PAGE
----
Caring for Your Leopard Gecko Best Friends Animal Hospital & Pet Resort - Veterinarian in Belleville, IL

Exotic Care - Leopard Gecko

Dr. Craig has a strong interest in exotic pets, especially reptiles, so we see quite a few different species of them at Best Friends. Leopard geckos are super cute and touted to be a pet suited for beginners. The importance of proper housing and husbandry cannot be stressed enough for most exotics, but especially the geckos. Please do your homework before buying any pet, but especially the exotics as they truly require specific things unique to each species to ensure the best shot at a healthy life.

The Basics:
Leopard geckos can be found at most pet stores and reptile shops. Obtaining one that is captive bred is important, not one that has been imported from another country. (They are native to Iran, Afghanistan, India and Pakistan.) They tend to reach adult size of 7-9″ within a year and have a maximum lifespan of 20 years. Unlike other geckos they have eyelids, but since they don’t have adhesive lamellae they cannot walk up vertical surfaces. With age, the juvenile striped pattern turns into the typical spotted adult pattern.

An aquarium (10 gallon for one gecko is typical though an even larger tank is even better) is the most typical setup for geckos.
They do prefer to have more space horizontally than vertically, so build the habitat out instead of up. A screen top is essential especially if you have other pets or children! The substrate can be sand, newspaper or even artificial grass carpet. Sand is the most natural, but Dr. Craig prefers the artificial carpet as it is easy to clean & can’t be ingested. If you use the carpet, make sure to have an extra piece cut to make changing it really fast & easy – pull one piece out, clean the tank & put in the extra piece – then the “dirty” piece can be cleaned, disinfected, and dried so it’s ready to go for the next cleaning. A hide box is needed for each lizard, and a couple rocks or logs will allow for climbing. Do not house mature males together as they tend to fight and do not put immature females in with adult males.

Temperature & Lighting:
It’s important to provide your gecko with a range of temperatures so that it can select which is most comfortable at the given time. A spotlight can provide daytime light & heat. A thermometer is essential as you will need to ensure that daytime temperatures reach a maximum around 90 degrees while night time temperatures don’t go below the low 70′s. UV lighting is not needed as leopard geckos are a nocturnal species. That being said, many will choose to spend the day hiding in the hide box.

Feeding & Watering:
The leopard gecko is an insectivore. The routine diet will be crickets with an occasional mealworm and/or waxworm. Waxworms are high in fat so they should be fed only as a treat. Crickets seem to stimulate the geckos and offer more nutrition than mealworms, which is why they should be the staple component of the gecko’s diet. An occasional pinkie mouse can be fed, if desired. Juvenile geckos should be fed every day and adults every other day. Only offer your gecko as many crickets as he/she can eat in 15 minutes, after which you should check on your pet to remove what hasn’t been eaten & spot clean the cage. A vitamin D3 & calcium supplement should be fed, as well as a multivitamin. These should be included with every feeding for juveniles & every other feeding for adults. You can add the supplements to a bag & use the “shake and bake” method to coat your crickets, or feed the crickets a high calcium cricket food several hours before feeding the crickets to the gecko. If you have concerns about how much the gecko is eating, separate him into a separate paper towel lined cage so that you can see how much any particular pet is eating (important if you have more than one in an enclosure) and ensure it’s not consuming any substrate (sand). Put the gecko back immediately into its natural environment to minimize stress and ensure adequate heat. A shallow water dish should be available at all times with clean water.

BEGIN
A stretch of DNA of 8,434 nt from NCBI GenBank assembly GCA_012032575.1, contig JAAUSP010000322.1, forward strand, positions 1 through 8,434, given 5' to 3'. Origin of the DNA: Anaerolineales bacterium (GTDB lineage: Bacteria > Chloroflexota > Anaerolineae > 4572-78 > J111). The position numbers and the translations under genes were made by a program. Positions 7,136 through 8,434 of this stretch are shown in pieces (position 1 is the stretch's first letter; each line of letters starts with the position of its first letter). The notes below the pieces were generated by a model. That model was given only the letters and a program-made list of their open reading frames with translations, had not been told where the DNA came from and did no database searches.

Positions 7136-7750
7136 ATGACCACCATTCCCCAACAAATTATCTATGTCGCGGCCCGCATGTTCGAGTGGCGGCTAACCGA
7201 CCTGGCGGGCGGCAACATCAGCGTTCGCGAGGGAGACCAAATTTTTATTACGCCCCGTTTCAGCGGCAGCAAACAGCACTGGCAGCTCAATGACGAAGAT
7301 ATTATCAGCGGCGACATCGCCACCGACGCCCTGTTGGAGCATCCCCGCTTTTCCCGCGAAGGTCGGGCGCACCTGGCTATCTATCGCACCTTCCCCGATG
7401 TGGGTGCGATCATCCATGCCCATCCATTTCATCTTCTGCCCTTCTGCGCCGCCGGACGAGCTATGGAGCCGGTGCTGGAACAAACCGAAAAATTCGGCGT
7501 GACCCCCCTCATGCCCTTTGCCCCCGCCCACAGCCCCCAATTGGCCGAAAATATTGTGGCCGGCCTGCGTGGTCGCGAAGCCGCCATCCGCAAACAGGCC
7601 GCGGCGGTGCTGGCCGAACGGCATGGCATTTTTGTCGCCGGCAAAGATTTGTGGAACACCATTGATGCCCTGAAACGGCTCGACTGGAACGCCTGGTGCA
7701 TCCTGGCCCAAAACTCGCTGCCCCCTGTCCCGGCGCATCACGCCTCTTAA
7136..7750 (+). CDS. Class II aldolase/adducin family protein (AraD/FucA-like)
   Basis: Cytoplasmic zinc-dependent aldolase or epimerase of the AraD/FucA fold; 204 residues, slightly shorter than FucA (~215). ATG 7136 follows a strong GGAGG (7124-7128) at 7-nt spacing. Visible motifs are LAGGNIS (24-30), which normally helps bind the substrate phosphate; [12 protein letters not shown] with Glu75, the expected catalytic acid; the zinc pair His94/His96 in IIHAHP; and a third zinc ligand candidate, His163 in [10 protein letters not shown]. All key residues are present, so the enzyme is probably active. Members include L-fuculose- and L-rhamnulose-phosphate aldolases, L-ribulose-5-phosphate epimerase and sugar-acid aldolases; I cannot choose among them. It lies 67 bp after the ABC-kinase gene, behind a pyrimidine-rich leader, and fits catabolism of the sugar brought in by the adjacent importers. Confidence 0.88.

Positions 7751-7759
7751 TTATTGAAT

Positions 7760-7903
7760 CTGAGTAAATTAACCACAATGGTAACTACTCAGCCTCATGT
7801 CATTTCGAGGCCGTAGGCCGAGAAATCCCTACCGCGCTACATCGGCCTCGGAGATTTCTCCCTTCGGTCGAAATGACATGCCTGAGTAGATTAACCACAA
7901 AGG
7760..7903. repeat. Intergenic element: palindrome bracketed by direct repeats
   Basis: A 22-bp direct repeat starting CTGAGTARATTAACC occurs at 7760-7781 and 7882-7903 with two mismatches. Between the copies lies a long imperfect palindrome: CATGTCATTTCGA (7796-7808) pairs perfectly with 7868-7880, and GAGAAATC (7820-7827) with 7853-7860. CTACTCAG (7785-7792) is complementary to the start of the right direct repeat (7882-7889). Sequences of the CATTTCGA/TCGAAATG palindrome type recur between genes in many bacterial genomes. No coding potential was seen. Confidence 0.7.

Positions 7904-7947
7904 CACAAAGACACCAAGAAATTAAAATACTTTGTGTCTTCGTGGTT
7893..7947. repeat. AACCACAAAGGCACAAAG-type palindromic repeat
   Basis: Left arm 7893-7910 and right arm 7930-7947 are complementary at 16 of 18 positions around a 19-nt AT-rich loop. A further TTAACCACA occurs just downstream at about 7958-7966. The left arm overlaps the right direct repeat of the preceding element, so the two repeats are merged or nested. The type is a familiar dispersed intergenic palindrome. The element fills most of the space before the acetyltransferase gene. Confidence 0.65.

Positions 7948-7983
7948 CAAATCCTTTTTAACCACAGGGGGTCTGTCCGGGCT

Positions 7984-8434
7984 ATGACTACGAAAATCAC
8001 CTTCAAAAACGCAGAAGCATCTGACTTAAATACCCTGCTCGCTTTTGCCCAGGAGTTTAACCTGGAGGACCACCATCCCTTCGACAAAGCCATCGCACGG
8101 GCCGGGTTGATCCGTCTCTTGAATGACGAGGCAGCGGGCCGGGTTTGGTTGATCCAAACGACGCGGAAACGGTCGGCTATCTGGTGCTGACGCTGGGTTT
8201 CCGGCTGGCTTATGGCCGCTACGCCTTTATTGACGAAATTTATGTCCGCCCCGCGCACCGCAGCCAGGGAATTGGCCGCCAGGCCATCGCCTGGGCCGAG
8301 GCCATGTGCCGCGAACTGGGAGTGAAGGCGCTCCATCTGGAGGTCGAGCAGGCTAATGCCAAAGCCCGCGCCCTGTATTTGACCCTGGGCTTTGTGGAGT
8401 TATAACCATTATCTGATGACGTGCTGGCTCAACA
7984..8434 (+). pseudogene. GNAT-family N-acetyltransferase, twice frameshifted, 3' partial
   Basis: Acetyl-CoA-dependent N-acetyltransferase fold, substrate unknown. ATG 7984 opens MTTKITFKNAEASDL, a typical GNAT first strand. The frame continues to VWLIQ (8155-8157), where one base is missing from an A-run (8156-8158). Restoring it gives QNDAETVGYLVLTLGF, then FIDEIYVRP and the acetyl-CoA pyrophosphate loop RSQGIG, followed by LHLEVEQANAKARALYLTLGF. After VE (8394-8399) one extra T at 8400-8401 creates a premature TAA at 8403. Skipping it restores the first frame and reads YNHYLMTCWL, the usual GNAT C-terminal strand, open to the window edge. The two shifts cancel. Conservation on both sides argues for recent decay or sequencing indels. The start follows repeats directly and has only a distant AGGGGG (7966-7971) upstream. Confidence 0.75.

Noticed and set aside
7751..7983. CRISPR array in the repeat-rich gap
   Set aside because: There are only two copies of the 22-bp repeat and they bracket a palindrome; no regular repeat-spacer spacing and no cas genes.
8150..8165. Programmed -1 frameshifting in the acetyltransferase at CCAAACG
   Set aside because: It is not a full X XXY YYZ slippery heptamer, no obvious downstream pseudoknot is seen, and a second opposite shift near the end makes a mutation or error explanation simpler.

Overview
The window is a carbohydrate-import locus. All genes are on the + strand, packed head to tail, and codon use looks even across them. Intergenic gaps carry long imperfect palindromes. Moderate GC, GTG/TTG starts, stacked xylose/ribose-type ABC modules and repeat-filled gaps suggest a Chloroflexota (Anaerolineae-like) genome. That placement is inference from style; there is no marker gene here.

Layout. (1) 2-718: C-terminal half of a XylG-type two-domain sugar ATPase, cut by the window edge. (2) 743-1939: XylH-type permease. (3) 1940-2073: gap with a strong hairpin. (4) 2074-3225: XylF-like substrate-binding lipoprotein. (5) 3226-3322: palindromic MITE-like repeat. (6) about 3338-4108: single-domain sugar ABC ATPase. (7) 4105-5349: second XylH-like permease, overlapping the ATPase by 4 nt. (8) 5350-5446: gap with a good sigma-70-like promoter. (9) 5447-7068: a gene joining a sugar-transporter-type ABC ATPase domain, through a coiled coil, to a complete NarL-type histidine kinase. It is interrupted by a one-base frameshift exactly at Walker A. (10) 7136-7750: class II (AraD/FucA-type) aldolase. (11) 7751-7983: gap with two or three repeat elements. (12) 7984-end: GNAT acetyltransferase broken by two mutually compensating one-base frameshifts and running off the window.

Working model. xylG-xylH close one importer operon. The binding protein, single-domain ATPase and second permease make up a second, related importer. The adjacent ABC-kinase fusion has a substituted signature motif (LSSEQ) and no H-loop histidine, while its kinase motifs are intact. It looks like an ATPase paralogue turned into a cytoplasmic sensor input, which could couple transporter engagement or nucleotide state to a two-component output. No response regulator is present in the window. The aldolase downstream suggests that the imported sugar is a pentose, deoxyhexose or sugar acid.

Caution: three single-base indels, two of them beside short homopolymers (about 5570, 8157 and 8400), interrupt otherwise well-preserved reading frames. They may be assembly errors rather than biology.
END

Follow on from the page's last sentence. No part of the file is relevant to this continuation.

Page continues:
Because a moist environment is important for a proper shed, you may want to moisten the area under the hide box or mist the cage once or twice a week, especially if the gecko is preparing to shed. You can tell when a shed is coming because the gecko’s colors fade and then turn whitish. Typically the gecko will eat the skin that’s been shed, so don’t be alarmed. Shedding occurs as frequently as needed to support growth so younger, more rapidly growing lizards shed more frequently.

Cage Maintenance:
Because they are fairly clean animals, spot cleaning can be done a couple times a week with thorough complete cleaning only done every 1-2 months. This thorough cleaning should include dumping the substrate, cleaning the enclosure with a dilute bleach (1 part bleach, 9 parts water) and providing all new substrate.
If you suspect that your gecko isn’t eating well or there is a change in its demeanor or activity level, please don’t wait. The sooner a pet is examined and treatment started (if needed) the better the outcome! And don’t forget to wash your hands every time you handle your pet and/or its aquarium to minimize the likelihood of picking up Salmonella.

Resource: - A very reputable website with TONS of information on all things reptile.


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Caring for Your Leopard Gecko